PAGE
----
George Herms and Bruce Conner


Diane di Prima and George Herms
Haiku, 1966
LOVE Press, Topanga, California.
Woodcut, 36 individual leaves and hand-stitched and inscribed suede satchel.

Highly esteemed as a sculptor specializing in assemblage works made of found items, George Herms also collaborated with Beat poets, notably Diane di Prima and Michael McClure, on a number of publications. His LOVE Press, operated from his studio in Topanga Canyon, California and featured hand-printed works with a low-tech, funky feel.

Michael McClure
Muscled Apple Swift, 1968
LOVE Press, Topanga, California
Cover by George Herms
Robert A. Wilson Collection

Diane di Prima
L.A. Odyssey, 1969
Cover by George Herms. Poet’s Press, New York.
Signed by the author

Bruce Conner
LSD 3:X:65, For Ramon Sender, Hallucinogram by Bruce Conner, cover for Andrew Hoyem, The Music Room, 1965. Dave Hasselwood, San Francisco.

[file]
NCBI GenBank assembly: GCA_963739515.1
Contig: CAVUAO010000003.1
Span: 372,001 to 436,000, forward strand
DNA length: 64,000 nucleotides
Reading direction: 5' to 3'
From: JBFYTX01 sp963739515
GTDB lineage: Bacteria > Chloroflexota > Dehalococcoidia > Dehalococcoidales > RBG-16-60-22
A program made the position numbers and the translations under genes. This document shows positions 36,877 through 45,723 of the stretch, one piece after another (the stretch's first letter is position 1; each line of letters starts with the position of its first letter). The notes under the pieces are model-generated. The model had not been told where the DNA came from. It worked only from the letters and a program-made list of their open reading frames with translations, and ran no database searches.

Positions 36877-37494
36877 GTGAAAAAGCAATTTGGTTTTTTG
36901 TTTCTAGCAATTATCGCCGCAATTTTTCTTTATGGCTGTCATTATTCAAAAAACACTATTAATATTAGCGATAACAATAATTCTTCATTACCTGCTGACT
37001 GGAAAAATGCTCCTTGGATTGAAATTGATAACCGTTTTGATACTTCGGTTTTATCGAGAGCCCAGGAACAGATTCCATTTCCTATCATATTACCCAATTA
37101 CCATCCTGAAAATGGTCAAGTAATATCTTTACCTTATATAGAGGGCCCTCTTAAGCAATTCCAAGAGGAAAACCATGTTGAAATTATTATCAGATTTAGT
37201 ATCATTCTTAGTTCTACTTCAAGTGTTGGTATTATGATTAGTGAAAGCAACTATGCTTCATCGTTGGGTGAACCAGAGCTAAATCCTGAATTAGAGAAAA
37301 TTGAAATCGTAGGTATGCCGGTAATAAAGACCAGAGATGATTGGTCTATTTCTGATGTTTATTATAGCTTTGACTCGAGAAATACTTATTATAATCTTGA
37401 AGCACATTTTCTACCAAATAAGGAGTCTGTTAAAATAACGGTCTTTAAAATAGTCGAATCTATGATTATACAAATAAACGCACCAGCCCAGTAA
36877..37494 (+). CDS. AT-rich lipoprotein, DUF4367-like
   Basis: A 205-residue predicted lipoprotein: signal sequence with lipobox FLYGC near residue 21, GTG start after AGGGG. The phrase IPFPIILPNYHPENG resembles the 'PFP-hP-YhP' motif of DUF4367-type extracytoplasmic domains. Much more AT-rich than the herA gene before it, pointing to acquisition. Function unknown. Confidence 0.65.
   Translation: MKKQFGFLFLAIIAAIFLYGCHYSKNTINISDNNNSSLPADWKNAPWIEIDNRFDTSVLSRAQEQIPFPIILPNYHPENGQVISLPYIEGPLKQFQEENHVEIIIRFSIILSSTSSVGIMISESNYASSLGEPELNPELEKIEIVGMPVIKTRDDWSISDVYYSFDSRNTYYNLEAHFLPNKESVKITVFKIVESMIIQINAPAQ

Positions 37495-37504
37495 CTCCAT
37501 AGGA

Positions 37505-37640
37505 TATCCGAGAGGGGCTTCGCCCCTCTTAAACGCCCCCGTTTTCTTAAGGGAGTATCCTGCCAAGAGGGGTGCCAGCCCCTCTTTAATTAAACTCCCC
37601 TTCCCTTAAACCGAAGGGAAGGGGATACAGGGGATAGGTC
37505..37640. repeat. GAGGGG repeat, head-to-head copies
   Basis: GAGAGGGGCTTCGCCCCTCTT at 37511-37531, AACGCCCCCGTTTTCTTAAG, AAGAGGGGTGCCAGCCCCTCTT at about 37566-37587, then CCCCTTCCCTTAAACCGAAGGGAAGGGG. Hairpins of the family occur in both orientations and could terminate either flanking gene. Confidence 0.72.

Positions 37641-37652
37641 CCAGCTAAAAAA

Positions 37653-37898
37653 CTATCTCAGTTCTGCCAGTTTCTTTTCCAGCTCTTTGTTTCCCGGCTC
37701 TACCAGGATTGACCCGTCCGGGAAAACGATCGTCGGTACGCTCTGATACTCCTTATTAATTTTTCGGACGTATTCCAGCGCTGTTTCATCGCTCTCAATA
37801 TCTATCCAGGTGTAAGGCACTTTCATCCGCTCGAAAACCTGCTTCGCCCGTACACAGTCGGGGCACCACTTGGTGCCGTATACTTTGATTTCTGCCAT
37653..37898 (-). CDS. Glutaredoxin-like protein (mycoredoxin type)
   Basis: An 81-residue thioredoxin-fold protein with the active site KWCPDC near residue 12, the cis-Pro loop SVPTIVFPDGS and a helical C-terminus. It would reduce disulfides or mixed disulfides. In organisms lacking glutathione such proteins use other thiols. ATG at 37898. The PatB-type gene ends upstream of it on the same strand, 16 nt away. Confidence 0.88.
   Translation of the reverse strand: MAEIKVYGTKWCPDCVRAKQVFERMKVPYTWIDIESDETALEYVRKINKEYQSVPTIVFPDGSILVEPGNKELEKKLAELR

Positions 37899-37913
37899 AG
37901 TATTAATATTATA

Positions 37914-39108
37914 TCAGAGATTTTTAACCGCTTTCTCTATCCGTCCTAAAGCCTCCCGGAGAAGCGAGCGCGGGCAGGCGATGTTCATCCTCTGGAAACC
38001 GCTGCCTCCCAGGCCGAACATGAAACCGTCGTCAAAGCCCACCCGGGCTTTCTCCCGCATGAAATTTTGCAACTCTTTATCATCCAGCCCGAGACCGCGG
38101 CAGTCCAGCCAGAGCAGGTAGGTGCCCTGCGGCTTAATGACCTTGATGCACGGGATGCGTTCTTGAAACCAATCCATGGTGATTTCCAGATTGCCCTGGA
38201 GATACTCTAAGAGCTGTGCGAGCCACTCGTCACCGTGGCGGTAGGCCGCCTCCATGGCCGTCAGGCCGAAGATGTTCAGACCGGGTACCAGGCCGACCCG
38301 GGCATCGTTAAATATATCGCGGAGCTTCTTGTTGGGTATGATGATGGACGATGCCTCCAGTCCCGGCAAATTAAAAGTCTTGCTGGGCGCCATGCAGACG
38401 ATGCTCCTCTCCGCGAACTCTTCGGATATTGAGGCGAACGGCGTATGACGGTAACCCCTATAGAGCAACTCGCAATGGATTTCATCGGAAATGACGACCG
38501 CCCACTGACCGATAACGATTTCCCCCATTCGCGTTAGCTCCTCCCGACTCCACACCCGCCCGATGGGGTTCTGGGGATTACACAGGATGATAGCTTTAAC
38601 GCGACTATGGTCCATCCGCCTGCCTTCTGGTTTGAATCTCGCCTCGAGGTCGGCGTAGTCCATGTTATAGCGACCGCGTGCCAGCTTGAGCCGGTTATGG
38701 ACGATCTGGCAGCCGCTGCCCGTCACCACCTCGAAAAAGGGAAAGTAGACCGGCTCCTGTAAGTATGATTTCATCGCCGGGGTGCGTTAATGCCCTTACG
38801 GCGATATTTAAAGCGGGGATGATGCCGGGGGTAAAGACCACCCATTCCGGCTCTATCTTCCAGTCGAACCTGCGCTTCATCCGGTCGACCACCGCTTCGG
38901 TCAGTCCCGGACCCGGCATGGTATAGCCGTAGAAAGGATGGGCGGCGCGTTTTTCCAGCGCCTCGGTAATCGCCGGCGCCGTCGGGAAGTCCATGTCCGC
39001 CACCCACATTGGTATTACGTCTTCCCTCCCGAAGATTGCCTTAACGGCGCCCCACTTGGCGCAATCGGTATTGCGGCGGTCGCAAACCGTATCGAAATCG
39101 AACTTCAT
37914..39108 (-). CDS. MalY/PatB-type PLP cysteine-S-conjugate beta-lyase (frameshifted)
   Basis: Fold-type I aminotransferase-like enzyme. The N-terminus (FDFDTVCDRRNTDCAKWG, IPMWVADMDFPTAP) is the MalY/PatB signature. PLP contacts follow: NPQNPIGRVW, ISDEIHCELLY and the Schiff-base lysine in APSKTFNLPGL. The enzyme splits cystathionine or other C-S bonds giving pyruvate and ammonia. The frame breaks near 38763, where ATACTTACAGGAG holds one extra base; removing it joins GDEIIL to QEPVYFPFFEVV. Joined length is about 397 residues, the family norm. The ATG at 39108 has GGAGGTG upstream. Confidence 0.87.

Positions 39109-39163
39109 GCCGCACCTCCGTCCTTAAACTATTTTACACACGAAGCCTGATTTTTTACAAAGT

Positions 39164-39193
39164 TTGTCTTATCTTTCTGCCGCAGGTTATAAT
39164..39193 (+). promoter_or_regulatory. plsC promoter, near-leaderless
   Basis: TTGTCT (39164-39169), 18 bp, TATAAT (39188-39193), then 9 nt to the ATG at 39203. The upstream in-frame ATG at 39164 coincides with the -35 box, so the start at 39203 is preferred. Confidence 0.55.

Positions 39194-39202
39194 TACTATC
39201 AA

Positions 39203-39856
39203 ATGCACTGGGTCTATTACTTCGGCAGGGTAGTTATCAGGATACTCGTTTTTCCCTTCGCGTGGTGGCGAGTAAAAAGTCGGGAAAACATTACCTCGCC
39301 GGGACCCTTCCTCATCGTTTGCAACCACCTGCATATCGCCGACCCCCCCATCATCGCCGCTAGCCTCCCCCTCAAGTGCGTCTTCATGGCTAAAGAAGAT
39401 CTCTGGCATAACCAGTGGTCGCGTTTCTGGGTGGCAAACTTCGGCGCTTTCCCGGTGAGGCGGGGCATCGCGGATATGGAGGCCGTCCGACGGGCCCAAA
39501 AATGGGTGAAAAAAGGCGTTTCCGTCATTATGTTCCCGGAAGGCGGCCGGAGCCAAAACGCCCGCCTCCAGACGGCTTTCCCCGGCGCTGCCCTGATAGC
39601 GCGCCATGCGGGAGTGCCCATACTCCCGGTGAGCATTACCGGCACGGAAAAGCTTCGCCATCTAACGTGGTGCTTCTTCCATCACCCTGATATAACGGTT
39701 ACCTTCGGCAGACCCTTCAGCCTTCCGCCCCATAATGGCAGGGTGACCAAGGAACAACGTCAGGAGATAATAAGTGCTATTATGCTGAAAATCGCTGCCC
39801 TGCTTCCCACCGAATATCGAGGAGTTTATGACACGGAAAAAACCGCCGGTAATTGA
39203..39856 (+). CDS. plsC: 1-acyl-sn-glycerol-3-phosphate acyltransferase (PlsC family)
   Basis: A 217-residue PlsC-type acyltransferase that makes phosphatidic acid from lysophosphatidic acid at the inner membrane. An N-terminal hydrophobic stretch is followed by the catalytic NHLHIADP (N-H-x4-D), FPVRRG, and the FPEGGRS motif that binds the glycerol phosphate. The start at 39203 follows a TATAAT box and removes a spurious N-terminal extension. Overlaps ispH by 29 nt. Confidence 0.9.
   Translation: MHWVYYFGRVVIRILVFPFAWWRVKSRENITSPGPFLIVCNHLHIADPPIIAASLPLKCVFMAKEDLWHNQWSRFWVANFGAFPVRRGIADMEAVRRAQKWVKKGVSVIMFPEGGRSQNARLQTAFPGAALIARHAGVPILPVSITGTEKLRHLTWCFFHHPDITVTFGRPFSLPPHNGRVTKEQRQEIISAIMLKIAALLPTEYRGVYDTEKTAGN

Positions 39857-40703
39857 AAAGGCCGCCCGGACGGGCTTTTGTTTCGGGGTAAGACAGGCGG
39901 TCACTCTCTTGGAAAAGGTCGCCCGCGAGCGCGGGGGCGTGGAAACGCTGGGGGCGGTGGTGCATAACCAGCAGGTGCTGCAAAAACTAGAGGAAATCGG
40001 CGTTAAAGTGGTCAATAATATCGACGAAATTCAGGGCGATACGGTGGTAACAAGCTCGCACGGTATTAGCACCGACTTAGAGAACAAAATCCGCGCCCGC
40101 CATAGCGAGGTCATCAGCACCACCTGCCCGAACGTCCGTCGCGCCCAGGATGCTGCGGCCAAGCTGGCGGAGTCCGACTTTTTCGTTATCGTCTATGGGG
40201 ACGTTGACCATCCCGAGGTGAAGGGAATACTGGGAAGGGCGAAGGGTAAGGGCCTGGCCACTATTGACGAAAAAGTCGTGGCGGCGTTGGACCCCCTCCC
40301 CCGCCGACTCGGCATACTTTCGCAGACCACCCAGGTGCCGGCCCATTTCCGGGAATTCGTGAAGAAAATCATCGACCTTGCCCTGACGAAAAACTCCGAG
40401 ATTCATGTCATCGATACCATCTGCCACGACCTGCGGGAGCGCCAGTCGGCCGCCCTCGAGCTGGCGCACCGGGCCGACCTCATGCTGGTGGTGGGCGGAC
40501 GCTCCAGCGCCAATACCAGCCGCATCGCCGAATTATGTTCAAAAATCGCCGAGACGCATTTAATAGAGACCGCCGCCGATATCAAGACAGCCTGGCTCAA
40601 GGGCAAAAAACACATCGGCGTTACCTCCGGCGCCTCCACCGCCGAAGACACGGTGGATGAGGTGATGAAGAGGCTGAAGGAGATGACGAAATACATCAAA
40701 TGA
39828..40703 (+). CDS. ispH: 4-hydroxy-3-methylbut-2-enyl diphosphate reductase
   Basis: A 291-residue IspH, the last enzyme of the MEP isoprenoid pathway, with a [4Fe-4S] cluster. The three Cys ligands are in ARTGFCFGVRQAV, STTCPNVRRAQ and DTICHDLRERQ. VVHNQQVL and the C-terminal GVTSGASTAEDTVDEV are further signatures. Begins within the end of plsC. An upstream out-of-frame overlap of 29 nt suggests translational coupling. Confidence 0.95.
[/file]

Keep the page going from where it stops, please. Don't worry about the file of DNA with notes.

An assemblage artist and filmmaker, Bruce Conner began making his “hallucinograms” under the influence of hallucinogenic drugs. Frequently exploring the form of the mandala, the hallucinograms offer a way for viewers to lose themselves in the seemingly endless maze-like intricate patterns made with an ink-cartridge pen.

Michael McClure and Bruce Conner
Self-published. Robert A. Wilson Collection

In a series of related projects artist Bruce Conner paired his mandala designs with Michael McClure’s poetry. This limited edition portfolio of twenty-five printed cards with Conner’s mandalas on one side and McClure’s “word sculptures,” or “variable poems,” on the other is an example of their collaboration. The cards can be rearranged in countless sequences of juxtapositions.

Bruce Conner
Legal Tender, 1968
Thirty double-sided offset lithographs. Edition for S.M.S. No. 2, 1968.
In 1968 artist Bruce Conner satirically used his hallucinatory drawings to adorn paper currency, calling the work Legal Tender. The artwork suggests the absurdity of money to a youth culture whose true currency was mind-expansion.